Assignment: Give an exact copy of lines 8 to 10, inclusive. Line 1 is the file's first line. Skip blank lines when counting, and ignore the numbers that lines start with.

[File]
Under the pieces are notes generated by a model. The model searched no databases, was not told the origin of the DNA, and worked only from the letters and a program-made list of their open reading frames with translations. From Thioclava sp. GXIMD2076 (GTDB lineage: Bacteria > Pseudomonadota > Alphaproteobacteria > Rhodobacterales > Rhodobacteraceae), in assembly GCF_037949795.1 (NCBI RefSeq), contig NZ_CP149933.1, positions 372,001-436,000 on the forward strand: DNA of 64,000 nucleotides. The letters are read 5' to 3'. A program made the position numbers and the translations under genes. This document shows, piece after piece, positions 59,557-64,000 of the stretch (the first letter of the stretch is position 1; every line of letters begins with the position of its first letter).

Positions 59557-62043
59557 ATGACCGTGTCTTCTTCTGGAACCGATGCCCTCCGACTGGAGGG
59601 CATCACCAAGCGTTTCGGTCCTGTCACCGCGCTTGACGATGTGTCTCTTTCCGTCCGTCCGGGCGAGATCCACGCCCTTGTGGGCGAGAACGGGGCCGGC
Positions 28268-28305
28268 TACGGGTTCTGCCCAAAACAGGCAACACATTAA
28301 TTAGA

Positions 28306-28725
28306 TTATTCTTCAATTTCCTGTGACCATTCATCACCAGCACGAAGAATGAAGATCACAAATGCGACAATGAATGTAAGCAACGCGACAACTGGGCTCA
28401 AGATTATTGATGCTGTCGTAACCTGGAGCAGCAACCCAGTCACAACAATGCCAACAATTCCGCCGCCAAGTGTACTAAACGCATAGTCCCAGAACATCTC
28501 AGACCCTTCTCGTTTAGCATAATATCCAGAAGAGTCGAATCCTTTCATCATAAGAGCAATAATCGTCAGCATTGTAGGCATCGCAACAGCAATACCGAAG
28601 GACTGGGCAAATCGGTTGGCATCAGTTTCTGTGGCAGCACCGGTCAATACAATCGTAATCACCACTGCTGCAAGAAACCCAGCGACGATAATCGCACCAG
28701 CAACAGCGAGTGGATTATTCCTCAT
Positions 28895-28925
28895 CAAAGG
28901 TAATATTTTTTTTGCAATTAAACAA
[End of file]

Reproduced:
Positions 28306-28725
28306 TTATTCTTCAATTTCCTGTGACCATTCATCACCAGCACGAAGAATGAAGATCACAAATGCGACAATGAATGTAAGCAACGCGACAACTGGGCTCA
28401 AGATTATTGATGCTGTCGTAACCTGGAGCAGCAACCCAGTCACAACAATGCCAACAATTCCGCCGCCAAGTGTACTAAACGCATAGTCCCAGAACATCTC